In August, Metro Detroit business leaders presented city leaders with a fleet of new police cruisers and ambulances during a parade down Woodward Avenue to Hart Plaza. (Clarence Tabb, Jr. / The Detroit News)
Detroit — The deployment of a privately funded fleet of police cruisers and ambulances is nearing completion — welcome news for first responders who are used to driving older, often run-down vehicles.
The Detroit Police Department has put 130 of 144 new police cars into service, at least 100 of which were given to the city through an $8 million donation in the spring.
The money also covered the cost of 23 new EMS rigs that were provided through a partnership of businesses, including the Penske Corp., Blue Cross Blue Shield of Michigan and Quicken Loans Inc. as well as General Motors Co., Ford Motor Co. and Chrysler Group LLC.
Detroit Police Sgt. Michael Woody said each precinct has 10 to 12 of the new cars. Some precincts have been operating with newer 2011 vehicles, while the oldest cars in the fleet date back to 2000.
Those vehicles, he added, have racked up hundreds of thousands of miles, running 24 hours a day for more than a decade.
“It has such a huge impact on the way officers are able to do their jobs,” Woody said. “The new vehicles are a great tool and a great asset for us to get places without breaking down. The vehicles have paid dividends in that aspect alone.”
The remaining cars are set to be turned over to the department in the coming months. About 80 percent of the new cars on the road are outfitted with audio and video equipment, which is being phased in, he said.
The audio and video capabilities are a critical requirement as the department continues to work under federal oversight.
“We follow the rules and do what we can,” Woody said, citing the consent decrees. “We do need to get those vehicles on the street. We can’t sit around and wait for the equipment.”
The importance of proper equipment was underscored in the high-profile January traffic stop of Detroit City Council President Pro Tem George Cushingberry Jr.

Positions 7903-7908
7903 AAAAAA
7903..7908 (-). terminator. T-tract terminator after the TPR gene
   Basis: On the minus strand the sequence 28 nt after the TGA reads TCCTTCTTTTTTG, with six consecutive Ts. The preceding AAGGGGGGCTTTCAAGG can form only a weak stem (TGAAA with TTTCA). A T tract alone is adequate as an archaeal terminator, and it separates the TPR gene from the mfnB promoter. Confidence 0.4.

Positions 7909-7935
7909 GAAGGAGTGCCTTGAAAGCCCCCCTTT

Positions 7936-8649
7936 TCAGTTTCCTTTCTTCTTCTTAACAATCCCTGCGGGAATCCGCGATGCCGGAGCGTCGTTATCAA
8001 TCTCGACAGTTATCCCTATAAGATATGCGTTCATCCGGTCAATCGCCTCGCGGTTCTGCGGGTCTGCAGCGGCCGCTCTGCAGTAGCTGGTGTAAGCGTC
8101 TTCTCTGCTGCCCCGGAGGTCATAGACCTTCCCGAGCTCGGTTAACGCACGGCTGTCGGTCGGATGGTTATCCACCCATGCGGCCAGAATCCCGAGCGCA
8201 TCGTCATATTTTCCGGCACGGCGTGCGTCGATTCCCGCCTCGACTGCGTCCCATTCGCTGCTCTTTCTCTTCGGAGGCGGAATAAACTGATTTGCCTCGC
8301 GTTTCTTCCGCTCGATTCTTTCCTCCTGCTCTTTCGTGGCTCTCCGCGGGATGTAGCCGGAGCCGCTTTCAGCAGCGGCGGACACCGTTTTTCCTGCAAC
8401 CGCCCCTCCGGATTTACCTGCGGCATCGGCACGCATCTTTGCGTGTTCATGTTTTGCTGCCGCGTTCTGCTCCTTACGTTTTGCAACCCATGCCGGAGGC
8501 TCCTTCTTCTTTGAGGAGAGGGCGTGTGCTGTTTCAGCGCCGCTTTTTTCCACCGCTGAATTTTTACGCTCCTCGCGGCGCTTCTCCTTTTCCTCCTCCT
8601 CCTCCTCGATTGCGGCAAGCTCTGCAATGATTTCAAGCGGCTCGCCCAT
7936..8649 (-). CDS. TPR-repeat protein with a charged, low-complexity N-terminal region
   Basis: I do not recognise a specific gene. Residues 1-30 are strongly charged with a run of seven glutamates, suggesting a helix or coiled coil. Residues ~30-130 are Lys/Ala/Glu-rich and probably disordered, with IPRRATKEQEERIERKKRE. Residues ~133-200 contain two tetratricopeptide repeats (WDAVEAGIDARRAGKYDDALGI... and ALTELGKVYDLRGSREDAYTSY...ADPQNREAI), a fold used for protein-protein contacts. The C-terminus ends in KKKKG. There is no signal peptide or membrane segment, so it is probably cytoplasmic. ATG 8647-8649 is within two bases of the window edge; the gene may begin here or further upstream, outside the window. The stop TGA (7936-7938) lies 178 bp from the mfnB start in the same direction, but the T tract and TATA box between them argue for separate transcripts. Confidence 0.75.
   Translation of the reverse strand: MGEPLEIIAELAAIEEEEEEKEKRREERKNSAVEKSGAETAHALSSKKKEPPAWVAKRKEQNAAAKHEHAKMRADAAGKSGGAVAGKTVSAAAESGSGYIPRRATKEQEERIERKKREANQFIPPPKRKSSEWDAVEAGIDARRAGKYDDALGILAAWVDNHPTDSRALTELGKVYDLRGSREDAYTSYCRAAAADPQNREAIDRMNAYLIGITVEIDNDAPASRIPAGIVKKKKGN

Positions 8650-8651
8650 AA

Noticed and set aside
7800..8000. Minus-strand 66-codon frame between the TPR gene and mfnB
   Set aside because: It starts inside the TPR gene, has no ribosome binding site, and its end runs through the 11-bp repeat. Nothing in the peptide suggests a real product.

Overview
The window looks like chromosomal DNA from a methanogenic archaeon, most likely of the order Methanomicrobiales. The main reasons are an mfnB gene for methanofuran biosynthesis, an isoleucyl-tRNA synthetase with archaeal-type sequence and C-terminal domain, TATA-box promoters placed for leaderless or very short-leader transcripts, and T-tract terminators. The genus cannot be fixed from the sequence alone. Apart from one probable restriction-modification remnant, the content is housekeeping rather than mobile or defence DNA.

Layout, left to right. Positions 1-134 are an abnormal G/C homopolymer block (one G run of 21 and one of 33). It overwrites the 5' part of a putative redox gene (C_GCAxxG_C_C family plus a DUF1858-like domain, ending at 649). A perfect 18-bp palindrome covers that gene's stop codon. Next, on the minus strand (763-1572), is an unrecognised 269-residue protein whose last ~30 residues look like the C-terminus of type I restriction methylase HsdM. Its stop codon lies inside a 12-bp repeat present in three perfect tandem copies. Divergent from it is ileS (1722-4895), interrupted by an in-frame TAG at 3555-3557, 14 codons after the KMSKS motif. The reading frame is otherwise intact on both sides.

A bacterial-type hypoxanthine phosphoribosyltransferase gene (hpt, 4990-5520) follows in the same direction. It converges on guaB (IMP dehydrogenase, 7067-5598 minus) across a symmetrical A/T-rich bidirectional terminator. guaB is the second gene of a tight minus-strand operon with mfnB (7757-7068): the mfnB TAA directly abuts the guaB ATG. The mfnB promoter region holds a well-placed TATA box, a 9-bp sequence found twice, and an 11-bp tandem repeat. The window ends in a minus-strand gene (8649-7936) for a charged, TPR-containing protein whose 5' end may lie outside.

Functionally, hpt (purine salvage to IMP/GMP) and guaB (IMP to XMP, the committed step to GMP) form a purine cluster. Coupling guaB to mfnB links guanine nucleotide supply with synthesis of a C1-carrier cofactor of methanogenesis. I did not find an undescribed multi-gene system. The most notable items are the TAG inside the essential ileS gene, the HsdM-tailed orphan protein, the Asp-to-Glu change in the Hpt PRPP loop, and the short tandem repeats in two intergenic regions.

The newly elected councilman reportedly was caught with marijuana and open intoxicants in his car, but was released with a traffic citation. The stop sparked two separate investigations, but the dash cam in one of the department’s older models was not functioning.
It’s a common problem: Officers often find themselves assigned to squad cars with equipment that doesn’t work. The issue is being addressed, in part because it’s a requirement by the U.S. Department of Justice, which has governed the Police Department since 2003, when the city entered into two consent decrees after it was faced with civil rights lawsuits alleging officers were subjecting people to excessive force, false arrests and illegal detentions.
The department is in full compliance with the conditions of the detention portion of the decrees, and 93 percent compliant overall.
Mark Diaz, president of the Police Officers Association of Michigan, says the department has gone above and beyond to comply with the decrees.
“The department will send a car with a camera before one that doesn’t have a camera,” he said. “But from my position as a police officer and president of the association, we have an oath. It’s to uphold the law and protect the citizens of the city of Detroit. If that means taking a car without a camera, so be it.”
Despite some logistical hang-ups, Woody said the department is on track to have all of its new cars fully operational by summertime.
Before being put into service, each new vehicle must go through an inspection and other preparations, including assigned license plates and keys before the department assesses where the cars are needed.
When the new fleet was first announced, some were concerned the cars would be concentrated downtown and in Midtown, but they are regularly spotted in all city neighborhoods.
“We try and allocate the vehicles fairly and equitably across the city,” Woody said. “Right now, it’s just a very daunting task getting them all out there quickly. It does take time.”
The latest donations bring the city’s Active and Safe Detroit Campaign to $15 million. The three-year, $50 million initiative was established by business leaders, nonprofits and members of government to raise funds for public safety equipment, recreation centers and crime prevention.
The squad cars include Dodge Chargers, Ford Taurus Police Interceptors and Chevrolet Caprices, each costing between $45,000 and $50,000. The ambulances each cost $160,000.